We look to the saints as being models and guides for us. We want to imitate their holiness. As we read about the saints, we soon discover that it is very difficult to find a single pattern of holiness, a single way of following Christ common to all.


One thing that is striking about the Saints is their diversity. There is St Thomas Aquinas, the towering intellectual, and St John Vianney, who barely made it through the seminary.

There is St Vincent de Paul, a saint in the city, and there is St Antony who found sanctity in the harshness and loneliness of the desert.

There is St Bernard kneeling on the hard stones of Clairvaux in penance for his sins, and there is St Hildegard of Bingen singing and throwing flowers, madly in love with God.

There is St Peter, the down to earth and no-nonsense fisherman, and there is St Edith Stein, philosopher and martyr.

There is St Joan of Arc, leading armies into war, and there is St Francis of Assisi, the pacifist who would never hurt an animal.

There is the bad tempered St Jerome who translated the Bible, and there is St Philip Neri, whose spirituality was based on laughter.


How do we explain this diversity?


God is an artist, and artists love to change their styles. The saints are God’s masterpieces, and God never tires of painting them in different colours, different styles, and in different circumstances. What does this mean for us? It means we should not try to imitate any one Saint exactly. We need to look to them all, study their unique holiness, but then find that specific colour God has intended for our lives and holiness.


St. Catherine of Siena described it like this: “Be who God meant you to be and you will set the world on fire.”


The title “saints” was used in the early church to describe those called and in covenant with God through Christ. We have been called to holiness by God and are given the gifts we need to live holy, sainted lives.


If there is one biblical book even regular readers of the Scriptures tend to avoid, it is the Book of Revelation. Some say, “It’s so bizarre! Who can understand those hallucinatory images and strange creatures?” Today we have a reading from Revelation that has strange details that could confuse our modern need for literal exactness. We read how: “They who have come out of the great tribulation … have washed their robes and made them white in the blood of the Lamb.”


How could those wearing robes get them white by washing them “in the Blood of the Lamb?” Wouldn’t that turn them red? We should not reflect on this reading as someone familiar with science and technology. Instead we should reflect on it with a background of poetry and literature. The Book of Revelation is apocalyptic literature and has more in common with poetry than science.


Towards the end of the first century Christians were under the severe persecution of the Emperor Domitian and were tempted to feel abandoned by God. In his poetic style the writer of the Book of Revelation tells them – most definitely not. This vision is a promise of future glory for those who remain faithful to the Lamb of God – Jesus.


Glory isn’t only a future reward, but even now we share in God’s holiness through Jesus Christ. That is why we who are gathered for Mass and prayer today can also be called saints, because we are held dear and valued and precious by our God. When we were baptised, a white robe was place on us. Our baptismal robes are made white by the life force of Jesus, his blood, at work in our lives.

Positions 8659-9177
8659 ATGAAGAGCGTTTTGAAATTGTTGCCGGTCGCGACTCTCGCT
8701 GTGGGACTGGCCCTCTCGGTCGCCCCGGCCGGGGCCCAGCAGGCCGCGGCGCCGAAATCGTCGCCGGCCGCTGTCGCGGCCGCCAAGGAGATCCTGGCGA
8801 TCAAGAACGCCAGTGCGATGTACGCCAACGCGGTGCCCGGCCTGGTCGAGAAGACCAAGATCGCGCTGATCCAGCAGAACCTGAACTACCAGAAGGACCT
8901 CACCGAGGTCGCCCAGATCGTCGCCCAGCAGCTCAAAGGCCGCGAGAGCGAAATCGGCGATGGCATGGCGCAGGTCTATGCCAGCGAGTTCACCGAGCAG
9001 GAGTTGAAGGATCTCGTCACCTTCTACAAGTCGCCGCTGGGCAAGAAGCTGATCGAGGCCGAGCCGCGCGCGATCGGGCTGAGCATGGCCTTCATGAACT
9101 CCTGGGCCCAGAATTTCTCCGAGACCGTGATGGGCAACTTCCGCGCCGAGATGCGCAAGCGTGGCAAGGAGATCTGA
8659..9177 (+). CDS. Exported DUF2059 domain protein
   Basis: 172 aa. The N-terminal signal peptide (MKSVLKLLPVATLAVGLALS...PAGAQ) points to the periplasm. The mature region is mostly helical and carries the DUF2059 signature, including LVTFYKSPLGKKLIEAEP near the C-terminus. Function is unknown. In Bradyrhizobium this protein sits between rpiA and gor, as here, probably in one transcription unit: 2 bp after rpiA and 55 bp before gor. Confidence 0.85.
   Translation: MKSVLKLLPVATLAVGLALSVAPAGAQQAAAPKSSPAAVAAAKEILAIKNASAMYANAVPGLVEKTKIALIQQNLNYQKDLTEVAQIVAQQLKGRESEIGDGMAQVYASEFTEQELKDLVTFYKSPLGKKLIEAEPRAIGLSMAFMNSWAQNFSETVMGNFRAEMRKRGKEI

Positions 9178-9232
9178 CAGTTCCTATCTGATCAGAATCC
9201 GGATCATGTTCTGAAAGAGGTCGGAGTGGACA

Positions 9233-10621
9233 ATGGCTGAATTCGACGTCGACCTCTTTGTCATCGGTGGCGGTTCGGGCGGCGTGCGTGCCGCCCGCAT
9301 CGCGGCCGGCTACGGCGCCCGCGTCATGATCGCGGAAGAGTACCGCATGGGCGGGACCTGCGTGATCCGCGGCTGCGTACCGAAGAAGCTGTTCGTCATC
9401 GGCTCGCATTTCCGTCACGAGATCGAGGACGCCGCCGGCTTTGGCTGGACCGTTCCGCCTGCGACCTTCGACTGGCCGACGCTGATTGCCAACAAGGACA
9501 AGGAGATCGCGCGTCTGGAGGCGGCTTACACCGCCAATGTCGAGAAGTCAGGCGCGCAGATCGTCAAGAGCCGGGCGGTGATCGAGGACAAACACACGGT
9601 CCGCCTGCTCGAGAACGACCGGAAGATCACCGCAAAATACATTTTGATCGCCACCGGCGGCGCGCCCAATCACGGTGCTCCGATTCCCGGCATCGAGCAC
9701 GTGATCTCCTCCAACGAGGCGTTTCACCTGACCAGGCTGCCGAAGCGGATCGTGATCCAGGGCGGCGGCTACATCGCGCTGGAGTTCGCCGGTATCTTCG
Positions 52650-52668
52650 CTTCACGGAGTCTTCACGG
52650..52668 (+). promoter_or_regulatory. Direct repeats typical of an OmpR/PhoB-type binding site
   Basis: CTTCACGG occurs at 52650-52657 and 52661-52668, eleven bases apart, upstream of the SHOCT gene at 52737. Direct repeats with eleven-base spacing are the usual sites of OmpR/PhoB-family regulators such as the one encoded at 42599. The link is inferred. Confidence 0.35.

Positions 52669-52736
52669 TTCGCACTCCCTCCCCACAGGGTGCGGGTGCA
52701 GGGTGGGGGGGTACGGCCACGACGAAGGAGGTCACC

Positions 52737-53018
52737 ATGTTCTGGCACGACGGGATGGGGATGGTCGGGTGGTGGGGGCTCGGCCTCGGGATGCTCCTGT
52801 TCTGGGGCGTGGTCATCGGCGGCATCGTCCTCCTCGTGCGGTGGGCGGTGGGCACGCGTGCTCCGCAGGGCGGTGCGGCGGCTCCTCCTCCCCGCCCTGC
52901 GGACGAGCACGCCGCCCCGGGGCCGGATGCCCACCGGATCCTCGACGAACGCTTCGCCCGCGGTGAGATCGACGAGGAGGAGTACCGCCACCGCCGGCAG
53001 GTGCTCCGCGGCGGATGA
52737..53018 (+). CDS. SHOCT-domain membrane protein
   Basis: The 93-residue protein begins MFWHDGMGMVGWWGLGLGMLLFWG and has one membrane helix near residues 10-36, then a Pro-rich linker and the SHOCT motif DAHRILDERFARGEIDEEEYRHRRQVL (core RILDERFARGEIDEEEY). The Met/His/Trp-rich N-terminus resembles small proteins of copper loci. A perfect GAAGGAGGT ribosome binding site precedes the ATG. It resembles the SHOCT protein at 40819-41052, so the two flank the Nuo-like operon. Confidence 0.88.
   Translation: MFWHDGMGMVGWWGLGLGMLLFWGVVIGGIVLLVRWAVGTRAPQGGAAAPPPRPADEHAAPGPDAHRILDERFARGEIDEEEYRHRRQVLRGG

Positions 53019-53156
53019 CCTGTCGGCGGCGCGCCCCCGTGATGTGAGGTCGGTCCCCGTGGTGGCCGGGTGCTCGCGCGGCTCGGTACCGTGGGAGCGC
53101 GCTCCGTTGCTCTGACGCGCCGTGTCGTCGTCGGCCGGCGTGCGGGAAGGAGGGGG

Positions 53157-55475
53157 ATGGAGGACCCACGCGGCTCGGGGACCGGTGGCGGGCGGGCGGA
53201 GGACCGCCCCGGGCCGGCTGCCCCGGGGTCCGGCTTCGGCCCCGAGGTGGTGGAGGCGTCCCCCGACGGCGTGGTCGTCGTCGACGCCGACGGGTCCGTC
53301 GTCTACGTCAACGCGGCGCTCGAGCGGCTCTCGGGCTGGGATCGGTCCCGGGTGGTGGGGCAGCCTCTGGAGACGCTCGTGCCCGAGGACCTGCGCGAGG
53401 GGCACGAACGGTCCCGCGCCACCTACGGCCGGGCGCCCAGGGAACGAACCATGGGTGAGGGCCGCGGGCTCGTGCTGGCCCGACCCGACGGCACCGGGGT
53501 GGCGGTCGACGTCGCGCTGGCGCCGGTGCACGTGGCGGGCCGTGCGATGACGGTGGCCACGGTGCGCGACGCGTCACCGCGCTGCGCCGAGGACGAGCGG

A catechism teacher asked her grade 3 class, “What’s a saint?” A little girl, probably remembering the colourful stained glass images in her parish church responded, “Saints are the people the light shines through.” The big or “public lights” are up there in the church windows. Their light shines through in a rainbow of colours. Their biographies tell us that no two were the same. Each saint shone their unique light in one or many dark places in the world.


Because their light has been so brilliant, we raise them up for all to see so that the rest of us can be enlightened and have hope. If God could shine such light through Mary, Joseph, Francis and Clare, Catherine of Siena, Oscar Romero, then God can do that even in us!


Keep us: strong in times of trials and doubts; courageous when challenged; compassionate to the broken; wise for those who are searching; outspoken when others hold a fearful silence; anonymous in performing loving deeds; persevering when struggles will not just evaporate; defending justice when the world ignores or presses down those who are marginalised; gentle and strong in the face of what takes us away from encountering God.


This is a small and incomplete list of saintly virtues, but they come about from reflecting on the lives of my favourite Saints – like the ones I named above. They are the giants in the Communion of Saints. But it is also good to reflect on the less well known saints we have known and loved and encountered  in our lives.  They remind us of what is possible in our regular and ordinary lives. I am sure that you have your favourites and are able to draw up your own list of the virtues that make a saint.


When you make your own list you will find it parallels what Jesus listed in today’s gospel – the Beatitudes.